Is it a nihilistic film? On a superficial and literal level, yes, 'Bangkok Dangerous' is a nihilistic film about a guy who kills for a living. Much deeper is the understanding of how we are all shaped by our choices but how redemption and rebirth are possible -- even in the most unlikely of anti-heroes.
To give due credit, Tropic Thunder is reaching for the stars. It tries
to satirize as much of the movie business and the Vietnam-War-film
genre as it can. There are high points, such as Robert Downey Jr.'s
method actor Kirk Lazarus being so wedded to the character that he
can't break free -- even when it has become clearly obvious that they
are no longer filming a movie -- or Matthew McConaughey's super agent
Rick Peck and his obsession with TiVo. I won't mention Tom Cruise's
guest role as a foul-mouthed, iron-fisted dictatorial studio head other
than to wonder loudly how things are going over at United Artists.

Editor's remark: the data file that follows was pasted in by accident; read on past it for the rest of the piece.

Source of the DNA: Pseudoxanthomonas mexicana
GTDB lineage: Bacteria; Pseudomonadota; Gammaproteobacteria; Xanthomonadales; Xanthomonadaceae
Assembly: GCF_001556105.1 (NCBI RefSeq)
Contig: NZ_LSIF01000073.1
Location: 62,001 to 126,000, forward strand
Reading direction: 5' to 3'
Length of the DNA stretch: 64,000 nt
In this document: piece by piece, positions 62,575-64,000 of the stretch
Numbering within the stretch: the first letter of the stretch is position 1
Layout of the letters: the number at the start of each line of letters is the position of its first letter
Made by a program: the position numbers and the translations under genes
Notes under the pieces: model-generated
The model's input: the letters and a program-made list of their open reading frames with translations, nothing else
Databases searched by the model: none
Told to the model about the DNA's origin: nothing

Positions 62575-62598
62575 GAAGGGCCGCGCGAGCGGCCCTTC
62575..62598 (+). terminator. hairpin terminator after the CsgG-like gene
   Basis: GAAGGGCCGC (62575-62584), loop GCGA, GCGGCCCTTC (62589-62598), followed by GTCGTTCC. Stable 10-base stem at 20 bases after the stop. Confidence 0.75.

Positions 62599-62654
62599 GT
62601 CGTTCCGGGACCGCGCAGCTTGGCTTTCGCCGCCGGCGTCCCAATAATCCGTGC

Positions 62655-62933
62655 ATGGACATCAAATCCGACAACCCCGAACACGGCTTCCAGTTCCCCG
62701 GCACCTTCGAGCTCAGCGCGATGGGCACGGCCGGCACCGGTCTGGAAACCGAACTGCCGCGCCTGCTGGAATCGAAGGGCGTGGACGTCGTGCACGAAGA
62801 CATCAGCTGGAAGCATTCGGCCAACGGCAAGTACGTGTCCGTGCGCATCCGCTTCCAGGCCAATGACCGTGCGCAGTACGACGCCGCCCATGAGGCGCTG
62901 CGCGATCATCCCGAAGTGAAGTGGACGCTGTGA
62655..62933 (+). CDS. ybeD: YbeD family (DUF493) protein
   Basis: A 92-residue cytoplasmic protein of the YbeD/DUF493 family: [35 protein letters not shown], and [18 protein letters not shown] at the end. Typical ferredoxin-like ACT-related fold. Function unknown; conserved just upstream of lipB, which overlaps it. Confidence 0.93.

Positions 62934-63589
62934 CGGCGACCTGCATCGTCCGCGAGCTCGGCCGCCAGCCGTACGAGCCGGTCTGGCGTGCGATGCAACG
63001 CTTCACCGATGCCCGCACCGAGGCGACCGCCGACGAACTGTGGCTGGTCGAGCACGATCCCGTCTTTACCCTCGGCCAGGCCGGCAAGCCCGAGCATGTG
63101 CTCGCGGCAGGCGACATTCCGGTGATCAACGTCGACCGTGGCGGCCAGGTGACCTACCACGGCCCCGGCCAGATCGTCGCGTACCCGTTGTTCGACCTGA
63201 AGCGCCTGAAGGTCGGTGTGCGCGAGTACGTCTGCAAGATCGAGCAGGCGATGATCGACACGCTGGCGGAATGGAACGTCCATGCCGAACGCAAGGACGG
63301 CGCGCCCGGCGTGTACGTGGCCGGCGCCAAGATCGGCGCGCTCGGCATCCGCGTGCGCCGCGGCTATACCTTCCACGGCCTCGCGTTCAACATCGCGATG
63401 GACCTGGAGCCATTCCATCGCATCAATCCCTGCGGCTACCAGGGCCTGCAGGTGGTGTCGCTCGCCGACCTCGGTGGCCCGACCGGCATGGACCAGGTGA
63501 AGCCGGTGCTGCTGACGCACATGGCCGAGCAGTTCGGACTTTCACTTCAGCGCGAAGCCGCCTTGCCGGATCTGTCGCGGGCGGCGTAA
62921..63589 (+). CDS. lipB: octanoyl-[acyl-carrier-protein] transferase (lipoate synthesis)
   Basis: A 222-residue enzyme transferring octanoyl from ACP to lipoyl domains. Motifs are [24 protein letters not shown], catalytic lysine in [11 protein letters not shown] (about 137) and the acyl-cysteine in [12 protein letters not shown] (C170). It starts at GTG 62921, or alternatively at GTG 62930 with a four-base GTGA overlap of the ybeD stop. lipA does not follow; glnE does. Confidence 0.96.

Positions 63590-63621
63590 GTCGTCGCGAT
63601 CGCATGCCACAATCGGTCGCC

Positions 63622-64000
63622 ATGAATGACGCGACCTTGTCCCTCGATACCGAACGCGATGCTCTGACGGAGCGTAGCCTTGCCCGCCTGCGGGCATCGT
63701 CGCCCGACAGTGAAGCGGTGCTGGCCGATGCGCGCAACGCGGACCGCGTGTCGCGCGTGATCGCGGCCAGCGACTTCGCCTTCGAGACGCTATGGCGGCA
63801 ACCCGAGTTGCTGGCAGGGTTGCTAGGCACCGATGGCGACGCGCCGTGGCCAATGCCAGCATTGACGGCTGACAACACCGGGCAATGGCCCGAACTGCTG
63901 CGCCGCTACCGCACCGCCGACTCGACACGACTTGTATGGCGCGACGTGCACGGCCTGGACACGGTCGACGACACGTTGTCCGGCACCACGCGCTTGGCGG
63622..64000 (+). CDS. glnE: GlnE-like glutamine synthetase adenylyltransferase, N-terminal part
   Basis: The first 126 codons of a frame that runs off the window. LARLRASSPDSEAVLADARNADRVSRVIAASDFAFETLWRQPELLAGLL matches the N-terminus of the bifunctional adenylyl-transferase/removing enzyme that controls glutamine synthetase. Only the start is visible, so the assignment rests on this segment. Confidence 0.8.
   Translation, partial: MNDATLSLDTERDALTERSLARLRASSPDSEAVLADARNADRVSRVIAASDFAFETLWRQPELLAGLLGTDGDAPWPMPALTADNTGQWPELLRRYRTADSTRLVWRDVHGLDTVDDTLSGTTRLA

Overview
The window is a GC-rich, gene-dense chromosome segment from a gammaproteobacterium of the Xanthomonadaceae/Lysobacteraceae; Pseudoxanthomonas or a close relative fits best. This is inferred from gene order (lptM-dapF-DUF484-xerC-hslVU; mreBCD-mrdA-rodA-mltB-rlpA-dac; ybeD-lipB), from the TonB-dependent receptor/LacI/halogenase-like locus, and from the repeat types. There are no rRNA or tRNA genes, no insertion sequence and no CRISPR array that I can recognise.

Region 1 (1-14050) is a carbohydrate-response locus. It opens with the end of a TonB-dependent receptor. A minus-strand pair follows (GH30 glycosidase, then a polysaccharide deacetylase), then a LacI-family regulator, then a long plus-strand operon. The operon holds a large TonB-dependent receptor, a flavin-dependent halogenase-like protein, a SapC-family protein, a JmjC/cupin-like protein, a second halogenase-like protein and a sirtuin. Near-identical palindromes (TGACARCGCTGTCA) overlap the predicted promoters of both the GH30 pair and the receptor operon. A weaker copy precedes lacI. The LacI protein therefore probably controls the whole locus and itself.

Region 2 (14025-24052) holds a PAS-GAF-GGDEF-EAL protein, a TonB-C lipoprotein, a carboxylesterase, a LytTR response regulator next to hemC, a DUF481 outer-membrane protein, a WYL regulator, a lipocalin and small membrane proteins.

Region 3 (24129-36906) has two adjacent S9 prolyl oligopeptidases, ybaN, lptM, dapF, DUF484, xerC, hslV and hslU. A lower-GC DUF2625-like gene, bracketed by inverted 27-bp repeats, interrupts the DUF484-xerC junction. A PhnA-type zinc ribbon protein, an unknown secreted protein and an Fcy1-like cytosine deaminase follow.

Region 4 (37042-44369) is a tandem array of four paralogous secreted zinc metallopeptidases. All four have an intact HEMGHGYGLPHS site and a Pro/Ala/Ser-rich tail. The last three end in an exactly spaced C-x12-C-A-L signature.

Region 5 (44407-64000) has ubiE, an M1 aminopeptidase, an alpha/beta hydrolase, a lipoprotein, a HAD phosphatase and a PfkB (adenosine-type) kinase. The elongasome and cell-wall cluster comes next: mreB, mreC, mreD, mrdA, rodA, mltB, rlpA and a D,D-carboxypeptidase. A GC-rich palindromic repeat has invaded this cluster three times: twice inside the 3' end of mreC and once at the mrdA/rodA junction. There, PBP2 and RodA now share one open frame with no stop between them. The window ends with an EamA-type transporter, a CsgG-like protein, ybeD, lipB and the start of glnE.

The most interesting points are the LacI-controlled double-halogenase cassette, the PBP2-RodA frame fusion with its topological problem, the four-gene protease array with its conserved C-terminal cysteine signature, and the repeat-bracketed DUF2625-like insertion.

Why then did I feel so unsatisfied with the movie? I liked it. I enjoyed and laughed heartily through most of the jokes. It was as if the individual jokes were all greater than the sum -- a collection of funny punch lines that are a pastiche of laughs but not a satisfyingly funny routine. Part of it is the unwieldy blending of high-concept satire and lowbrow profanity-laced rants. Swearing can be used to high effect and it plays to perfection at times in Tropic Thunder. The best example (and my favorite line from the film) is from Robert Downey Jr. who, after being asked what kind of farm he works on, mows down the bad guys with his gun and declares that "I'm a lead farmer, mother--" well, you see where I'm going. Initially, Tom Cruise's profanity-ridden rants are funny too. But then you realize that there isn't anything else to the character. His character, Les Grossman, just throws tantrums and screams profanities, a paper-thin joke that works through audacity but wears out after the first rant. After a while the swearing starts to sound like a group of little kids who've just heard their first bad words and think it is funny to yell them over and over again.